Remember how bad the flooding was during the Jan. 4 storm? A nor’easter that’s barreling toward the region could be worse, forecasters and officials said.
“The storm is shaping up to be more severe than the storm on Jan. 4,” Governor Charlie Baker said in a 1 p.m. press briefing Thursday afternoon.
The storm, which is expected to arrive in New England on Thursday night, will bring heavy rain and powerful winds that will flood coastal communities, National Weather Service meteorologists said.
Forecasters warned that flooding from the storm could pose a potentially “life-threatening situation” and that entire homes could be destroyed or severely destroyed. Officials also urged those in evacuation zones not to wait out the storm in their homes.
Here’s a look, in maps and images, at how bad forecasters expect the storm to be.
It’s so nice out today. Is there really a storm coming?
Officials are warning locals not to be fooled: This storm has the potential to be devastating.
“If you look outside, it’s hard to believe what this is going to look like and be like,” Baker said Thursday afternoon, adding: “This is New England. Wait 15 minutes, the weather changes.”
The weather service is apparently trying to also make sure residents are wising up to the potential damage the storm could bring. The agency tweeted out images of what moderate and major flooding — which is forecast for the region — looks like in reality.
The storm is going to undergo rapid intensification Thursday night and Friday, according to meteorologist David Epstein, so you’ll probably be hearing the words “bombogenesis” and “bomb cyclone” in reference to the storm.
When will the storm arrive, and when will it move out?
The storm is expected to arrive in Connecticut around 9 p.m. Thursday and move into Massachusetts by midnight, according to a projection the National Weather Service sent on Twitter Thursday afternoon.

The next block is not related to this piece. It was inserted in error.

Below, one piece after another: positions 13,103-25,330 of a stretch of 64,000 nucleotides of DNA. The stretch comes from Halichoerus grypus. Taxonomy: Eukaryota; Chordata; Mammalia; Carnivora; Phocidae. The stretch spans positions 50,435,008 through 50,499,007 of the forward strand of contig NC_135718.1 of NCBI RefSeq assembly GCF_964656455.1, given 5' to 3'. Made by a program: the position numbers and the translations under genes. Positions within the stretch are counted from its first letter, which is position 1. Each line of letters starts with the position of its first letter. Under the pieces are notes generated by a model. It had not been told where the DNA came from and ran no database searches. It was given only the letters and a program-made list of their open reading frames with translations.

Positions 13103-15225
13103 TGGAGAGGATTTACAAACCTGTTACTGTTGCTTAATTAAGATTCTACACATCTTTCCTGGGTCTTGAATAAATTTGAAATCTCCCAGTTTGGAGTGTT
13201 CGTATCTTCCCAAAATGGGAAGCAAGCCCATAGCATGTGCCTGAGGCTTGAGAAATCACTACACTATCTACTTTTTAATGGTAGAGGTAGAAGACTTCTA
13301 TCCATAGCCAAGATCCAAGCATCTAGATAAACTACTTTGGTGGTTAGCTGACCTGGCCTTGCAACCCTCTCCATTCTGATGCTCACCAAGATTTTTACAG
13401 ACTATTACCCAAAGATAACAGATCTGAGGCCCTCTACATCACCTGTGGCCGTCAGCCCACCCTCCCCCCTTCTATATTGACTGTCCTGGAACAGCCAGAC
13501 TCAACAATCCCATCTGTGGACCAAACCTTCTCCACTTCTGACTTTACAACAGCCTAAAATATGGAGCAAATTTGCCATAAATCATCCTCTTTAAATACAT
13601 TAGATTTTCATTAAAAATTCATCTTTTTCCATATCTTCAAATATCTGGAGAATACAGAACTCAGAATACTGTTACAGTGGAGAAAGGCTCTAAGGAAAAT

Meanwhile, high tides will hit in the late morning Friday and again around midnight Friday, with winds reaching 80 miles per hour in some areas, NWS meteorologist Benjamin Sipprell said.
The precipitation is expected to ease by Friday night, but strong winds will linger Saturday, forecasters wrote. There will also be high tides around noon Saturday, around midnight Saturday, and around 1 p.m. Sunday.
How bad is flooding going to be? Will my community be affected?
Forecasters issued a coastal flood warning from 9 a.m. Friday through 3 a.m. Sunday along the Massachusetts coast, as well as the Cape and Islands.
Starting Friday morning, heavy rains will fall during at least four high tide cycles. The heaviest rain will fall into Friday evening with 2 to 4 inches expected, especially in southeastern Massachusetts, forecasters wrote.
Heavy rain could also result in urban and some river/small stream flooding across southeastern Massachusetts and Rhode Island from Friday morning into the afternoon, forecasters said.
Are there really going to be hurricane-force winds?
You bet. The weather service Thursday morning issued a hurricane-force-wind watch, which means there is a risk of winds of 74 miles per hour or greater, for waters off the Cape and the Islands Friday.
With such high winds, damages to trees, power lines, and property are likely, forecasters wrote. Residents should also be prepared for potential power outages.
The weather service also uploaded a composite of maps that shows where each specific hazardous area is for the storm, including wind.
What about snow?
Although flooding has been the main caution leading up to the storm, forecasters do note that there is the potential for snowfall.
In central and western Massachusetts, especially at higher elevations, the precipitation might arrive as heavy snow that could knock down power lines and cause power outages. If rain changes to snow, forecasters caution that snow totals in Boston could reach 6 inches and as much as 17 inches in Pittsfield.
Here’s the worst-case scenario for snowfall, according to the most recent National Weather Service prediction map.
But before you keel over, note that there is a one in 10 chance that snowfall could actually reach these amounts.
This map shows the actual expected snowfall in the region.
And here’s the low-end prediction for snow.
John R. Ellement of the Globe staff and Globe correspondent Elise Takahama contributed to this report.